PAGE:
With Davies leading the charge, the Contemporary cast's performances take on a forced momentum that rushes them through Jones' carefully constructed speeches and steamrolls over the whole lazy West Texas-ness of the play. If only director Cynthia Hestand had allowed the actors to take more time, let a little air in between lines and just relax, it would feel so much more authentic, so much funnier, so much more Preston Jones.
Certainly, this production looks better than it sounds. The set by Kristen Richter appears to be a prop-for-prop interpretation of Jones' own description of the Kinkaids' paneled den, right down to the deer head mounted over the gun rack. Costumes by Aaron Patrick Turner hit and miss, however. Floyd and his business partner, Clarence Sickenger (Reg Platt), sport the Stetsons and boots of West Texas big shots of the era. As Maureen, Sue Loncar is stuck in a sloppily styled brunette wig and a shapeless, sleeveless dress the color of Easter chicks. Maureen's no fashion plate, but she'd never be this tacky. For whiny visitor Martha Ann Sickenger, costumer Turner puts actress Catherine Wall in a fuchsia sheath dress and pillbox hat—kind of a stretch for the summer of '62 and a too-obvious nod to the style of then-First Lady Jackie. The Colonel's shirt and boots look too crisp and youthful, and surely he'd never wear his old WWI army dress uniform jacket over jeans to meet the academy commandant.
Only in his last speech does Davies lie back to connect with the wistfulness of the dying old Colonel. Jones ends the play with a list of memories, and here again it's the playwright's voice we hear coming through: "The things ah seen and remember in this country is all gone now. Even the sounds of things is gone. That's right. Even the sounds of things. The creakin' noise the saddle used to make when we went to work of a mornin', men yellin', dogs barkin', horses stompin' and snortin' and fartin' around. A windmill clankin' in the night and cattle bawlin' from way off yonder some place..."
That's by-God beautiful.
The enormous fun and fabulous singing and dancing of the lavish Broadway tour of The Drowsy Chaperone, now at the Music Hall at Fair Park, have almost erased the hideous images of those dreary non-Equity clunkers Ring of Fire and The Wedding Singer that stunk up the big stage earlier this spring. Chaperone speaks to the musical theater queen in all of us, that secret self who knows all the lyrics to 42nd Street and can't help shuffling off to Buffalo when we hit a tap-worthy floor.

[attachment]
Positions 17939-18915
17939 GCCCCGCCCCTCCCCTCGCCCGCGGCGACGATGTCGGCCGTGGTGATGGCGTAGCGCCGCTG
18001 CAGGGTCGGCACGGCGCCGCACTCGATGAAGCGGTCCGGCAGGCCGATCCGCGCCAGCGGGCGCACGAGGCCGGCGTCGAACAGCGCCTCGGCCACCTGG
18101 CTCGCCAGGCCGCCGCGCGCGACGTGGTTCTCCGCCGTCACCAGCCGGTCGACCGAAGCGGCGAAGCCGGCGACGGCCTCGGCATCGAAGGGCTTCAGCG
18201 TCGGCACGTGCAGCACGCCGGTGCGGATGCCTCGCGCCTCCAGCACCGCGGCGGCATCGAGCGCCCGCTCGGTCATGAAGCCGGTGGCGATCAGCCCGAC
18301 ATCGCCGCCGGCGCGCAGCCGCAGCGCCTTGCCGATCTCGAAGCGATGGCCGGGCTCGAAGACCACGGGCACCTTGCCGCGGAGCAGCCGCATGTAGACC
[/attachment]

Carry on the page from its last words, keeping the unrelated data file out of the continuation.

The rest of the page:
If you like this story, consider signing up for our email newsletters.
SHOW ME HOW
You have successfully signed up for your selected newsletter(s) - please keep an eye on your mailbox, we're movin' in!
The Man in Chair (Jonathan Crombie) is our onstage guide. He's the ultimate musical fanatic, a fey fellow (with an ex-wife, surprise!) lonely for company and eager to share a recording of his favorite 1920s confection, a bouncy show by "Gable and Stein" about a nearly disastrous wedding day involving a Follies star (Andrea Chamberlain), her millionaire boyfriend (Mark Ledbetter), an inebriated chaperone (Nancy Opel), a couple of twin mobster chefs (Peter and Paul Riopelle), a foreign Lothario (James Moye) and a stage full of other characters plucked from the casts of every Prohibition-era pastiche.
As the needle hits the LP, the show comes to life in the Man's New York apartment, everyone tap-dancing from out of the fridge, the closets and the Murphy bed. It's like a giant, living pop-up book.
From the first line, spoken by the Man in total darkness—"I hate the theater"—to the last number, "As We Stumble Along," a tribute to inebriation, it's a giddy, satirical gallop through hoary musical comedy clichés past and present. As the starlet belts out "Show Off," singing over and over how she's tired of the spotlight, she's tapping, spinning, cartwheeling, twirling a baton, kicking over her head and generally making a wonderful spectacle of herself.
The Drowsy Chaperone is downright dreamy.